"And that's not bad," he adds.

But the result is that large-scale, sophisticated developers capable of building workforce housing have been driven out of the state because they can't make their projects in Vermont work.

Hanford thinks one solution would be project-based tax-increment financing (TIF), which would serve smaller regions than the current TIF program serves.

He says that with project-based TIF, Winston Prouty could finance the necessary upgrades to water, sewer, and roads that would entice a developer to take on the project, which would then bring in additional tax revenue to the state.

'We're just a little quirky'

Learey is undaunted by the challenges she faces.

"We're just a little quirky," she said.

People might wonder why a small nonprofit that supports kids and families might want to build housing, but Learey argues that housing helps kids and families by providing stability that is essential to child development.

And it helps the community, which, according to the town's 2021 Housing Action Plan, has a "pressing need" for more than 500 housing units.

"We have this asset [of 180 acres]. And it's our responsibility to be part of the solution," Learey said.

She thinks that the addition of 300 mixed-income housing units will help stabilize the local housing market, known for its scarce and expensive options.

Learey has scaled back the original plan for the campus in order to bring down the project budget. Using modular construction and a row-house design of fourplexes, construction costs are currently estimated to average $263,000 per unit.

The total cost for the housing component of the project would be less than $100 million.

Learey is now looking at a financing model that would include traditional debt and private equity. She thinks "impact investment" - whereby investors accept a lower rate of return in exchange for helping to create beneficial social or environmental effects - would be a good fit for the project.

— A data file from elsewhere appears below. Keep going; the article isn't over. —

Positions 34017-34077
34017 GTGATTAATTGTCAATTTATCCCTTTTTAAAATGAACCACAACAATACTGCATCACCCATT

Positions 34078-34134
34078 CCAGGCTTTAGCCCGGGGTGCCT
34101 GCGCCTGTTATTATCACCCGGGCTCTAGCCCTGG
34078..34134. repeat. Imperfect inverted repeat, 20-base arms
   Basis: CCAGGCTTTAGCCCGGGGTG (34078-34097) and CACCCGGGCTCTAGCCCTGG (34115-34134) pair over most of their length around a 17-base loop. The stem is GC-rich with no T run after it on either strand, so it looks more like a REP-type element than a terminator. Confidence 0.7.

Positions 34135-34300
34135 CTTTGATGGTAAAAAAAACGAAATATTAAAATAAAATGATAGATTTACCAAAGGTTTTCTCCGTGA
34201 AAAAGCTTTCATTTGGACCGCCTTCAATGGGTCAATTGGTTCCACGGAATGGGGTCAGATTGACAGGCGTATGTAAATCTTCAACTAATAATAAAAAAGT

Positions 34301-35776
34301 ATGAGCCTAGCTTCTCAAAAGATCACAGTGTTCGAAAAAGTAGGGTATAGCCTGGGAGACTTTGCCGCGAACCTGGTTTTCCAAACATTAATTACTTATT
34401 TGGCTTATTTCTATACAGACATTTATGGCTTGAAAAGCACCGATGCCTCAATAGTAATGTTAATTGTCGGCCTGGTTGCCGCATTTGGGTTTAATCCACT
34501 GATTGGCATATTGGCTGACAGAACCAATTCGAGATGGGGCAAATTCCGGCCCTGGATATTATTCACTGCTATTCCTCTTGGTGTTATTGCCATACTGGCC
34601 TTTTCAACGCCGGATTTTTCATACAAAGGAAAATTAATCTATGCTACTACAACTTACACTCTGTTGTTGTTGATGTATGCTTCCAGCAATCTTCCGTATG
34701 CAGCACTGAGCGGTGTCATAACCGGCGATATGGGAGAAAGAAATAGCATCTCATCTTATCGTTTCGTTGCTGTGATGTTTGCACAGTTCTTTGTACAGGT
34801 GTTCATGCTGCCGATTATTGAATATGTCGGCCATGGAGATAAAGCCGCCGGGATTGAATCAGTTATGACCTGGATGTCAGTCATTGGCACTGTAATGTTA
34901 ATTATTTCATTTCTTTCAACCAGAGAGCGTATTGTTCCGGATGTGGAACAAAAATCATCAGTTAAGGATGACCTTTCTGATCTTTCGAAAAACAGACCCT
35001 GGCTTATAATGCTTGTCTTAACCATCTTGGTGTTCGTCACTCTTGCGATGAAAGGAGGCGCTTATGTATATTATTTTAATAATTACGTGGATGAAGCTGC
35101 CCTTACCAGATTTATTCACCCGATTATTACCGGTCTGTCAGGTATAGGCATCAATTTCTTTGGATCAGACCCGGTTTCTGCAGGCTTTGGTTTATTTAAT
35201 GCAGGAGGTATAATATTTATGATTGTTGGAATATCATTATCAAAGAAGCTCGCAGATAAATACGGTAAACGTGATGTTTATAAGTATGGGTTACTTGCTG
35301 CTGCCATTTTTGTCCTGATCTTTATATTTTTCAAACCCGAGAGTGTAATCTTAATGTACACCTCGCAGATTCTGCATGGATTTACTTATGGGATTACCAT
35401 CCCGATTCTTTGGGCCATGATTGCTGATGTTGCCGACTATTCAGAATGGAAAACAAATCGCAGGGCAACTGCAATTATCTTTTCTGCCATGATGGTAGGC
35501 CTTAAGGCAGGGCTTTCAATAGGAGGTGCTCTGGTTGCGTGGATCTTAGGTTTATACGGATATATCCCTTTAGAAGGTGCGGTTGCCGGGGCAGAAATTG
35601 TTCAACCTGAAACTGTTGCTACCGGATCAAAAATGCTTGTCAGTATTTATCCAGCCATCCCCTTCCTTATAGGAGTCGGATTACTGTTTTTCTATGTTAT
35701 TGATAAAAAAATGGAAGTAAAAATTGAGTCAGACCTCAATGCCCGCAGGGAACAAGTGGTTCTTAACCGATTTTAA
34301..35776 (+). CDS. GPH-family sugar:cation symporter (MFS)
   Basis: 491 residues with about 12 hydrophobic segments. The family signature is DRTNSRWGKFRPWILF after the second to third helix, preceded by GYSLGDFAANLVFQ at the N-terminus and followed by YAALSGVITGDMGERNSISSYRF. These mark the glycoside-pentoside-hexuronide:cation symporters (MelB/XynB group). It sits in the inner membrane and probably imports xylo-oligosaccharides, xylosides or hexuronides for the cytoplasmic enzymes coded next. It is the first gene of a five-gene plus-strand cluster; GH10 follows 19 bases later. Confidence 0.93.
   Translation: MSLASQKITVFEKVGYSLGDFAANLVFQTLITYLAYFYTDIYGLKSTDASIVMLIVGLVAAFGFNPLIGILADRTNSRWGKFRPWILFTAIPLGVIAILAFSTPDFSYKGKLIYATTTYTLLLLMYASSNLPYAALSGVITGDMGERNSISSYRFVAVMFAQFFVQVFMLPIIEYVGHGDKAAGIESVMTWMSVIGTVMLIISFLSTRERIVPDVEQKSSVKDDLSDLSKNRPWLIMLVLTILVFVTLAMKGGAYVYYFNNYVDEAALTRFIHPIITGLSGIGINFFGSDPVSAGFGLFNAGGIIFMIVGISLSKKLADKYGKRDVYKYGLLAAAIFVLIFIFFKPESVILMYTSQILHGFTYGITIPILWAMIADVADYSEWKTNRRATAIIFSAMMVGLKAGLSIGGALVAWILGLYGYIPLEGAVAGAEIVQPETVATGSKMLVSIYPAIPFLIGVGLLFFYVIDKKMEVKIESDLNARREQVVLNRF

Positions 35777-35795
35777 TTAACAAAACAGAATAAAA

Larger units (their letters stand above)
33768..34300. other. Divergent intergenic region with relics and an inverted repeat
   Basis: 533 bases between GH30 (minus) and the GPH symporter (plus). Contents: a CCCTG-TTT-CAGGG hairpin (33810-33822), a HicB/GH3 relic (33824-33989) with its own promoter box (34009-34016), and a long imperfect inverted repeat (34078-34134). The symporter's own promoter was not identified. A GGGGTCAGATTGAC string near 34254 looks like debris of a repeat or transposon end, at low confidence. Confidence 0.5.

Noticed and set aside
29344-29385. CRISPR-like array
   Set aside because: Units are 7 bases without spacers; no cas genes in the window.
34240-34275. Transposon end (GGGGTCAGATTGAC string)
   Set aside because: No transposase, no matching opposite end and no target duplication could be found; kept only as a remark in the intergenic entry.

Learey pointed to the development of middle-market, workforce housing in St. Johnsbury by the Northern Forest Center as an example of this type of financing.

Using impact investment funds, as well as private gifts and grants and a $500,000 low-interest loan from State Treasurer Mike Pieciak's "10% for Vermont" fund, the center is developing 10 apartments and two commercial spaces in a 1906 building downtown.

"We're big fans of that approach," said Leonard, and according to him the VHFA has been prioritizing projects that have been able to access low-interest debt and attract private capital.

A model from Middlebury?

Learey wonders whether large, local employers could also help fund the project.

She cited Middlebury College's 2022 purchase of 35 acres for the development of a mix of housing ranging from affordable to market-rate. In between will be workforce housing units, available to those who meet the income requirements of $50,000 to $80,000 per year for a two-person household.

While the college is partnering in developing the project, tenants will not have to be employees of the college to qualify for the workforce housing units.

"We think that trying to find creative ways of leveraging private investments for this project could potentially be a positive model for the rest of the state," said Leonard. "I think the work they're doing to try to activate that type of capital is something that we should applaud from an ingenuity standpoint."

Meanwhile, Learey perseveres.

"I will talk to anybody who is doing this type of development or has thought about doing it," she said. "I don't know how many people I've spoken to over the past year and a half trying to find out how to make it work."

She's come to accept that "no one is going to save us," but says that's OK.

"Maybe it's better," she said. "This is our community, and we can figure it out."

A commentary from Learey appears in this week's Voices section.

This News item by Ellen Pratt was written for The Commons.

Subscribe to the newsletter for weekly updates